Mon 19 Nov 2012
In the beginning there was chaos. . .and from it came this captivating one woman’s journey to the here and now. The journey of self-discovery is such a well trodden theme; knowing this going in I knowingly held a breath. I was simply waiting for the honey drenched life lesson she was ready to pour down my throat. I left the show still waiting.
The play is built on the premise of a woman over coming the difficulties that life has presented to her, yet is this simply a synonym for a cheesy coming of age story that has a neat and tidy conclusion? The simple answer is no. The things that she finds the strength to overcome are unfortunately not the trials and tribulations of a normal adolescent teenager. But while she opens up with a friendly bit of audience interaction she does not beg anything more from us; where the temptations for self-pity and unadulterated narcissism are many, she actively chooses to not play the damsel in distress.
Instead she presents her story in a very physical way. While I am usually attempting to scribble all the most memorable parts of the shows that I review, looking back, my notes are sparse and half hearted. The reason for this is that her movements were simply mesmerising. I could not tear my eyes away from her, even to remind myself how captivating the experience was. Despite the beauty and entrancing choreography, the audience do not doubt that she has lived a very cruel and sad life. But what you come to respect is that the incidents that led her to this moment are simply that: moments. They are not the defining end picture. Even at the end, she invites questions and feedback from the audience, suggesting that this is a piece of theatre a very present existence.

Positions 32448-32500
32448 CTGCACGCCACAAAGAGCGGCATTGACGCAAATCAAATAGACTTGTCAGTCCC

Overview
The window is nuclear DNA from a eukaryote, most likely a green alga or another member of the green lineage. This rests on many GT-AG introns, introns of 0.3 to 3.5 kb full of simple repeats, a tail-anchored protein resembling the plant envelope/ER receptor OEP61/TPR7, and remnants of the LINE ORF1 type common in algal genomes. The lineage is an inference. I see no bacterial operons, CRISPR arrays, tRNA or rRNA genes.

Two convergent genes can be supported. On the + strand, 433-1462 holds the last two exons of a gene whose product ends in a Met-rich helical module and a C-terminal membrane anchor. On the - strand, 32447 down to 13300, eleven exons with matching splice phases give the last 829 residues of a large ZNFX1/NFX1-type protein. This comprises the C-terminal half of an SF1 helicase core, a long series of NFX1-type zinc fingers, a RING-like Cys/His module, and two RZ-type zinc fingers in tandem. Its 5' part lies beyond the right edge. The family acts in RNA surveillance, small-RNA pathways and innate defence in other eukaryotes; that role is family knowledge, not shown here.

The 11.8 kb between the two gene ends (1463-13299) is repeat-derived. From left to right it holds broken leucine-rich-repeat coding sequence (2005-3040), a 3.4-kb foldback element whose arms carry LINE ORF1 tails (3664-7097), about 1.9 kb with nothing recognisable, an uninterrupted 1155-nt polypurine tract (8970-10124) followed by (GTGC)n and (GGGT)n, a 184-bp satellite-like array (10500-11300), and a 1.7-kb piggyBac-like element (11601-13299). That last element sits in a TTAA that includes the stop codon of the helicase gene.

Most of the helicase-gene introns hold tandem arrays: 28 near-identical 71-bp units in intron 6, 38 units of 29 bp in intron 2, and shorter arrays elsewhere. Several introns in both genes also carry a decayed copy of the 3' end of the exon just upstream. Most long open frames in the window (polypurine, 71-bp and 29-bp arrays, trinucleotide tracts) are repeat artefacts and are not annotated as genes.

Once you’ve gotten over the brutality of what she has decided to share with you, you begin to understand her purpose. This is not “art for art’s sake”. The horror of her story gives this piece of physical theatre some real punch and is all the better for it.
Transformation by Gemski was performed at Lakeside Theatre on Thursday 8 & Friday 9 November 2012.
Camela Cuison is the Editor of the Book Section of The Rabbit. Visit the Rabbit Books blog.